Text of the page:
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Victim advocacy group disappointed by Catholic Church changes on sex abuse

Carol Zamonski of the Survivors Network of those Abused by Priests said the church cannot be trusted to investigate itself.

Carol Zamonski represents the Survivors Network of those Abused by Priests, or SNAP.

When she learned the Pope had issued new rules governing reporting of sex abuse, her expectations were low. After reading the church's new guidelines, so is her assessment.

"This is not satisfactory. It's not going to solve the problem. It doesn't indicate to me that there's a will to actually solve the problem. This is just a great PR move," Zamonski said.

Among the changes:

  • Each diocese is to establish systems for the public to confidentially report abuse and cover-up within a year.
  • All clerics and church officials are obligated to report abuse and cover-up, and there can be no retaliation against whistle-blowers.
  • Archbishops or clerics must immediately inform the Vatican of an accusation, and the Vatican has 30 days to respond.

But the rules do not require law enforcement to be involved.

She echoes the concerns of the national SNAP network, which said: "Mandated reporting is a good thing. Yet while this new law will compel priests and nuns to report abuse, it requires them to do so internally, to the very Church structures and offices that have been receiving and routing allegations of abuse for years."

Zamonski said the church cannot be trusted to investigate itself.

"Reporting to an organization that has a vested interest in what happens with that report is not an effective way of reporting a crime. They're not saying, 'if you've been abused by a priest, go to local law enforcement and report it now.' That has never been said. It is not the blanket statement by the Pope and he has the power to do that. And that's the only thing that's appropriate," Zamonski said.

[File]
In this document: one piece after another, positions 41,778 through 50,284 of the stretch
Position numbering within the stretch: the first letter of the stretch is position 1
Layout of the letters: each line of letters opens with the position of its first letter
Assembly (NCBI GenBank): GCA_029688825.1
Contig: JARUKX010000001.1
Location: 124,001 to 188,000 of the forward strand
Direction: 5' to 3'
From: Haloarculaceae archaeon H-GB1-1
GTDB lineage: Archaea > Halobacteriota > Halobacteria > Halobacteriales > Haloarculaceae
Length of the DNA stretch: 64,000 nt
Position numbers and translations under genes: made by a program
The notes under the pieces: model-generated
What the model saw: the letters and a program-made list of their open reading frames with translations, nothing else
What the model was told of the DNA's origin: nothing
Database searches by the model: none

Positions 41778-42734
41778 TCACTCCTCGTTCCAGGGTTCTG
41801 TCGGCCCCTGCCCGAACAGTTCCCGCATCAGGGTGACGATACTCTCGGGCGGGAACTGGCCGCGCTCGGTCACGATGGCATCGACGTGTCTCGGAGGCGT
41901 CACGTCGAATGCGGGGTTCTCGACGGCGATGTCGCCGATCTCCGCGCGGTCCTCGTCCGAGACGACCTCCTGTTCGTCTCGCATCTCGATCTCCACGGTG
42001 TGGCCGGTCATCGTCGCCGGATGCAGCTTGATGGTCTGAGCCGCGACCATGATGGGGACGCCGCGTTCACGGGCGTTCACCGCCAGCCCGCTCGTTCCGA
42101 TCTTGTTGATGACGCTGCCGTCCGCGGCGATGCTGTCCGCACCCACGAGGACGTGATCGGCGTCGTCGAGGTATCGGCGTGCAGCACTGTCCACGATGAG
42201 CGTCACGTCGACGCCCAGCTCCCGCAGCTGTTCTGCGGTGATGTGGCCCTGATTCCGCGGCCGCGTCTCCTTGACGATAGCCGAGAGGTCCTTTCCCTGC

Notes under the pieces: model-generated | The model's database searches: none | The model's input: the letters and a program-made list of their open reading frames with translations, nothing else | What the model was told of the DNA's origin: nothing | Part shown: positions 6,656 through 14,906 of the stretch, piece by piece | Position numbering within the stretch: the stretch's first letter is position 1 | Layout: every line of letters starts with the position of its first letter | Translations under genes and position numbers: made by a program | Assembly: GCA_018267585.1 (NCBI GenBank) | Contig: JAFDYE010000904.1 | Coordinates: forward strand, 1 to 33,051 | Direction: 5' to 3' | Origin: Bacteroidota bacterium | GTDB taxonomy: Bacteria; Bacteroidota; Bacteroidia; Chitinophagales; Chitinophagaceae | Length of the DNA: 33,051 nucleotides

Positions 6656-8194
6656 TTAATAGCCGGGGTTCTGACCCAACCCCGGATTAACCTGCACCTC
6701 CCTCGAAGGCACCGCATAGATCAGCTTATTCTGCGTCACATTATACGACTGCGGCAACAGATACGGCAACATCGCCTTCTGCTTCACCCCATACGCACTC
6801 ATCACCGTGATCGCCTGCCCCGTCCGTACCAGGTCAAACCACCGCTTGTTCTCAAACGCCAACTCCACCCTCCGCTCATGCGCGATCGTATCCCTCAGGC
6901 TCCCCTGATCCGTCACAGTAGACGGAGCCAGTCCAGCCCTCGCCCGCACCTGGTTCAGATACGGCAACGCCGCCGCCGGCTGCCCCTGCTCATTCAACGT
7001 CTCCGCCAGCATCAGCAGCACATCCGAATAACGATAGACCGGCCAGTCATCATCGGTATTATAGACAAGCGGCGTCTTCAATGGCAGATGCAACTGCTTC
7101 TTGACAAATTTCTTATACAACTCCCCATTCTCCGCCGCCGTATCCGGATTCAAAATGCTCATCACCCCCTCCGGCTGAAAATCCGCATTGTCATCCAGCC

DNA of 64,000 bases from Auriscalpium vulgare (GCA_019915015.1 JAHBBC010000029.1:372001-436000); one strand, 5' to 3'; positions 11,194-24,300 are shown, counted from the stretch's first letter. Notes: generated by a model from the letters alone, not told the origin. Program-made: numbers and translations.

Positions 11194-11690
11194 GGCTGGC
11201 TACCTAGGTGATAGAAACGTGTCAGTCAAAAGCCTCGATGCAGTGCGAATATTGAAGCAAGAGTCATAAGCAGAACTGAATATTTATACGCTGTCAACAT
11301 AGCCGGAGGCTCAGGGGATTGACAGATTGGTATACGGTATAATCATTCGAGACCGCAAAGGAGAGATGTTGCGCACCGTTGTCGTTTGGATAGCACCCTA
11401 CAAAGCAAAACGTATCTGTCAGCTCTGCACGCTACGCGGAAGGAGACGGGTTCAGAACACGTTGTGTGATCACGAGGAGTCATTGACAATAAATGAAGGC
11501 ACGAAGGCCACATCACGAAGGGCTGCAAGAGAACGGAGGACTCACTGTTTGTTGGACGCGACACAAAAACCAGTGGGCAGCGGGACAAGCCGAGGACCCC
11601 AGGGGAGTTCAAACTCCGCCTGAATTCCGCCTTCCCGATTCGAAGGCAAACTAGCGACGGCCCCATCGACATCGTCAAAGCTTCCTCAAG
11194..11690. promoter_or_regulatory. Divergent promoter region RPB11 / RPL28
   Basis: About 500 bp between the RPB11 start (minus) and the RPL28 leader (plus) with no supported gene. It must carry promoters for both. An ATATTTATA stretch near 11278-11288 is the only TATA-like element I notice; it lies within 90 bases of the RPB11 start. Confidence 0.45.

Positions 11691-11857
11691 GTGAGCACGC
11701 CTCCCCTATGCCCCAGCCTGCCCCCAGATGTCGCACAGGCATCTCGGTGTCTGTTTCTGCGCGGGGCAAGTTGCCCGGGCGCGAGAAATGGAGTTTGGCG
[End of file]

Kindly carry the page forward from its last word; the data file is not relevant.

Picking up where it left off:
She called the absence of that "extremely disappointing."

"It means to me that they really are not trying to hold people accountable," she said.

Bishop Robert Brennan of the Diocese of Columbus called the Pope's decree "a significant step... in addressing this inherent evil."

Brennan says this document "reinforces practices put in place" in Columbus in 2002 and calls it a "framework to strengthen and focus our efforts to rid our Church of this sinful crime."

When asked if she believes this will bring any change, Zamonski said, "It is something to see that they feel like they need to make a PR move, or make a token. That does show me the power balance is shifting, even if it's just a little."

The Diocese of Columbus also tells 10TV it has always encouraged abuse victims to report the crime "immediately and directly to law enforcement."

Bishop Brennan's complete statement can be read below:

"Today’s release of Pope Francis’s 'Moto Proprio' decree regarding the sexual abuse of minors is a significant step for the Universal Church in addressing this inherent evil. His order provides standards, expectations, and procedures that will assist the Church is addressing this worldwide problem.

Here in the United States, and specifically within the Diocese of Columbus, this document reinforces the practices put in place by the U.S. Conference of Catholic Bishops (USCCB) in 2002, with the enactment of the Essential Norms and the Charter for the Protection of Children and Young People. It affirms our current commitment to offer spiritual care for survivors and their families, to provide full compliance with all civil laws regarding reporting of allegations of sexual abuse to authorities, to uphold the right of any person to report these crimes, to guarantee prompt and objective investigations, and to assure strong lay involvement. Additionally, the decree addresses processes regarding the conduct of bishops and other ranking members of the Church, which, based on recent events, needed immediate attention.

Moving forward, along with my brother Bishops of the USCCB, we will use this decree from our Holy Father as a framework to strengthen and focus our efforts to rid our Church of this sinful crime. In the Diocese of Columbus, I give to you my commitment to continue to work to provide a safe and nurturing environment for all within our community – inspired by Christ and the Joy of his Gospel and consistent with our teachings and traditions, let us all pray and work together to grow a stronger Church."